“There is no question that missing several months of training is a real handicap for Black,” explains Dubois. “But this young man has incredible talent and I can already see he is catching up., Couple his talent with his new-found determination and I know we have a future Volvo Ocean Race sailor in the making.”

Liu Xue has described representing Dongfeng Race Team and China ‘an honor’.

Kong Chencheng

Next we have Kong Chencheng who came from the China Yachting Association’s national Olympic squad programme. A superb strong athlete, Kong is the only sailor to have survived the second batch of selection trials back in February.

“Kong did the Atlantic crossing with the team and, like Black, he left straight after that experience,” explains Bruno. “It is difficult for Kong as he comes from sailing his Finn and representing China and the China Yachting Association (CYA) in major sailing events – this is a long way from ocean sailing. He is a fantastic sailor and an amazing athlete, and with more training he will become a powerful offshore sailor.”

Kong explains that crossing the Atlantic was a moment of harsh realisation as to what could lie ahead should he be accepted into the final race squad. “The transatlantic voyage is the first ever offshore experience in my life. I didn’t know what to expect and what would happen when I stepped on the boat and said good-bye to the shore crew. We have a saying in Chinese, which I think it’s perfect for me to describe that experience – ‘Suffering while enjoying’. It was difficult for me to catch up the pattern at the beginning, and I felt to live is no better than to die at some point – I felt seasick; the waves was huge and I heard them literally yelling at each other when working on the deck when I was sleeping on the ‘bed’ – we were in the middle of the ocean and I was worried what if something bad really happened, but then I realised they were just yelling and shouting because they couldn’t hear each other; work for 4 hours, then 4 hours break, then work again. I’ve never done it in my life before and I even fell asleep when I was standing/working on the deck. But all in all, it was a tough but great experience, I just hope I can evolve and learn because I want to do this.”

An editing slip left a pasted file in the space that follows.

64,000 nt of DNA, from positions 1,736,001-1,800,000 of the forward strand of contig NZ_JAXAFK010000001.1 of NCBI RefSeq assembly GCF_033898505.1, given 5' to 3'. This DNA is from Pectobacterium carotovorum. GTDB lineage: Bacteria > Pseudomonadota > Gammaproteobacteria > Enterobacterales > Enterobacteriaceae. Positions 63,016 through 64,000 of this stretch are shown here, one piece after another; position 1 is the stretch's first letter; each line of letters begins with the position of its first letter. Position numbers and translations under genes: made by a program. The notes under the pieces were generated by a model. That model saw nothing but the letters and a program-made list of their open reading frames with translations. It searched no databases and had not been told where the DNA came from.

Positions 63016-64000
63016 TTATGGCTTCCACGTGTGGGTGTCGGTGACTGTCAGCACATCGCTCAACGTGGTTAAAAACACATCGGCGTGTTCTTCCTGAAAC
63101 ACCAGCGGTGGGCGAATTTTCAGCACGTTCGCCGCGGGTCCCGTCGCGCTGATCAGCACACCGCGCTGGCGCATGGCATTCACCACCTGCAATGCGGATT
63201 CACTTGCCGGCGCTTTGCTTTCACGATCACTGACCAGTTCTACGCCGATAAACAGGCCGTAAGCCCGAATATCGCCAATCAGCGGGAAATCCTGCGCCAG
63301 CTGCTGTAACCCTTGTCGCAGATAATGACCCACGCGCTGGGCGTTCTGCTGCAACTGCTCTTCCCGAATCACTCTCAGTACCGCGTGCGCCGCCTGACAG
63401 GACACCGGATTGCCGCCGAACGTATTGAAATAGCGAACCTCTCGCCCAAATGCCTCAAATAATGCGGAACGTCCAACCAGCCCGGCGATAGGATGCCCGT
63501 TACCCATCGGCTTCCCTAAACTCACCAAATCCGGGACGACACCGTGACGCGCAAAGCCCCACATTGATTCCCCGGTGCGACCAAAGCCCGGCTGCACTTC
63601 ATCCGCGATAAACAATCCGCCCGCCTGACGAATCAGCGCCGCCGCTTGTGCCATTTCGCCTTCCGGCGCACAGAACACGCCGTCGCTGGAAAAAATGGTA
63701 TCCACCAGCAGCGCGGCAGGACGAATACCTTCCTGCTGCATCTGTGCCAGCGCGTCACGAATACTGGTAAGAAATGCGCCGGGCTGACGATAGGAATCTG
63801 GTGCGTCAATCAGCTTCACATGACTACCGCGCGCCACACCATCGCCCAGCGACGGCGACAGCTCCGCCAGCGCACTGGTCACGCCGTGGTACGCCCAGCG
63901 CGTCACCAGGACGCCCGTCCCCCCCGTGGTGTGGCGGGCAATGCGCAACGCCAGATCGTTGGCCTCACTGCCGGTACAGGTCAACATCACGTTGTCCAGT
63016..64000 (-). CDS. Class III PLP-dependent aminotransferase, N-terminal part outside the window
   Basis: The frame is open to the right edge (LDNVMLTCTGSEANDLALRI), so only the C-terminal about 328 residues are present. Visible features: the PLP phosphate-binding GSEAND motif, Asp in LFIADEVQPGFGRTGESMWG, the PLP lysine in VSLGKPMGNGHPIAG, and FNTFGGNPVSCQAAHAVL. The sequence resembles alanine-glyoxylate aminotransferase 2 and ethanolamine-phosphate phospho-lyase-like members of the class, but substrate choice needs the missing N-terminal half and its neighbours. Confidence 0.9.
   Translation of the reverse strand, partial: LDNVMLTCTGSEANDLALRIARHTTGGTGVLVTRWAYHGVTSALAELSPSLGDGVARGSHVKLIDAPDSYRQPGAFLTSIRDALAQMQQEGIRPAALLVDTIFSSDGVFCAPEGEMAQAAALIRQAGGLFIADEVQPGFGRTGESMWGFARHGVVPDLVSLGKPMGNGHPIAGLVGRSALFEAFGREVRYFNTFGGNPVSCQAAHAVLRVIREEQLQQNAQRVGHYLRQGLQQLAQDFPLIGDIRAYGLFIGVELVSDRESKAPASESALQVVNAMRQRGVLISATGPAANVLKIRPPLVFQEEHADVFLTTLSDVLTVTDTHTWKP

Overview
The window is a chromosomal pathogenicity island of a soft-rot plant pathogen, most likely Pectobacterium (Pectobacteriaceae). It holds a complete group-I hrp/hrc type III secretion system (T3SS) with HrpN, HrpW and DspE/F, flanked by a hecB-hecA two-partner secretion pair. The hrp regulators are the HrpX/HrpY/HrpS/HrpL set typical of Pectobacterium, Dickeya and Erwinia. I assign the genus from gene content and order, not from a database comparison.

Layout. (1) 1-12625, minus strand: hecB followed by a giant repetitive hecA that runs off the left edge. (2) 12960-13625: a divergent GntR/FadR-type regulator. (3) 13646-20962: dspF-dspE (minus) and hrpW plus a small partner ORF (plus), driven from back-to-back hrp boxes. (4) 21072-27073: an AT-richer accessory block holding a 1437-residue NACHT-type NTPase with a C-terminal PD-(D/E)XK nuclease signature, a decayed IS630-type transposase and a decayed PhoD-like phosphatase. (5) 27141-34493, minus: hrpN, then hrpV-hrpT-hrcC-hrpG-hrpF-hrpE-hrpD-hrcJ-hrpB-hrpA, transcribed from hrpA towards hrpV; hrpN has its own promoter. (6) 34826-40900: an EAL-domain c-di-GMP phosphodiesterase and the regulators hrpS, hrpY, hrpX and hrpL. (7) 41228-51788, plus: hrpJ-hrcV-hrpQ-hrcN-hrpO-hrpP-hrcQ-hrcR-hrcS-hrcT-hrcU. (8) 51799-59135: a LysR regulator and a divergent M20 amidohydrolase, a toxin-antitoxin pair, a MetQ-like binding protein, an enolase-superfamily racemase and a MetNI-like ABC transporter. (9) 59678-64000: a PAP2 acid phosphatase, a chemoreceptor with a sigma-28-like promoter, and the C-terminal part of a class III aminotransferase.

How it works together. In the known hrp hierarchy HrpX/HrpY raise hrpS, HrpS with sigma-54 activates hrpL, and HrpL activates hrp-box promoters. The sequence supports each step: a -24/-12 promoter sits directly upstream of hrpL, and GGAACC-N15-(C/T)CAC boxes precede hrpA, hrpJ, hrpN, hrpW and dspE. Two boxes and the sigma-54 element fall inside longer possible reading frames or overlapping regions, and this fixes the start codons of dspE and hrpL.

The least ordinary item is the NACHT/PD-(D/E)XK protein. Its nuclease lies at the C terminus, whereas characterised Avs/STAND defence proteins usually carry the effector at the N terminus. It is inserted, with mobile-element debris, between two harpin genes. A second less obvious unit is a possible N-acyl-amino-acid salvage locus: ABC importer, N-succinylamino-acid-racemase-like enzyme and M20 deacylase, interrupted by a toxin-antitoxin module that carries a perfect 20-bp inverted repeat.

He then goes on to explain the importance of sailing in his life, “I can’t imagine my life without sea – there are 365 days per year, and I spend around 300 days on the sea. Yes, I admit that when you are doing something repeatedly every single day, you’ll start to hate it at some point. But when someone ask you to leave, you’ll realise it’s impossible to do so. It’s part of my life, it’s in my blood.”